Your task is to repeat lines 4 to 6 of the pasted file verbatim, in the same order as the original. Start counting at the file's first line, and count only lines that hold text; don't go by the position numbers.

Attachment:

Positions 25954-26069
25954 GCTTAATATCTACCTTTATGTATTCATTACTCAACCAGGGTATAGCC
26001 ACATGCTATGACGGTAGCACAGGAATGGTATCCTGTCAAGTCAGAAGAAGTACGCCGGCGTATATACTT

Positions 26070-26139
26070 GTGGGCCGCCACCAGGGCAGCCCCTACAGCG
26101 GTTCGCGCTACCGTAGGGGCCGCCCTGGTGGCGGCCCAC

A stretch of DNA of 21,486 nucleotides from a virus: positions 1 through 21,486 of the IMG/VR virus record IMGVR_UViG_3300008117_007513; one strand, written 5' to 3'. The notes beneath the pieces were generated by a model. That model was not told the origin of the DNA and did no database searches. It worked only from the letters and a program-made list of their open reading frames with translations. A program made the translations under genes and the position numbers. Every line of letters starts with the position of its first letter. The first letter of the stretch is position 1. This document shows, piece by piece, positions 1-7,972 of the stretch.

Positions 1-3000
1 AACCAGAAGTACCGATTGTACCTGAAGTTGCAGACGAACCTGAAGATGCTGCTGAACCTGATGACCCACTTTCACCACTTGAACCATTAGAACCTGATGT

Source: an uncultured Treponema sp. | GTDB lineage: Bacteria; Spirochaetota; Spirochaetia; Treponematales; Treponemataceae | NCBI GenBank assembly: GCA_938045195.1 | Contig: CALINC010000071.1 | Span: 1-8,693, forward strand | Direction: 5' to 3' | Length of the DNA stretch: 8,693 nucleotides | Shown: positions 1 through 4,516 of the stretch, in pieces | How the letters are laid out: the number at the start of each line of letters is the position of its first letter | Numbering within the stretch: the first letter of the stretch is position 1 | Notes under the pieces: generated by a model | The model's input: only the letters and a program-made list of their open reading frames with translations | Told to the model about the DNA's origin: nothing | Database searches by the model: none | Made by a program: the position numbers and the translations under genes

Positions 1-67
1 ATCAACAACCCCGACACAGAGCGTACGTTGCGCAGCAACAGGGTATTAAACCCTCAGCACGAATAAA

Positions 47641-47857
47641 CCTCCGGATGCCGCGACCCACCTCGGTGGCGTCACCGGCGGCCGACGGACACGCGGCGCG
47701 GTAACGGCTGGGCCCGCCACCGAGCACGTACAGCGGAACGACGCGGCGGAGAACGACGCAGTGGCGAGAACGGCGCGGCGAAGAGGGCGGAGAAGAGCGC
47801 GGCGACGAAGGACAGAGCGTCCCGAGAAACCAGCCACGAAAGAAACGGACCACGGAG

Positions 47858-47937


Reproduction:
Positions 26070-26139
26070 GTGGGCCGCCACCAGGGCAGCCCCTACAGCG
26101 GTTCGCGCTACCGTAGGGGCCGCCCTGGTGGCGGCCCAC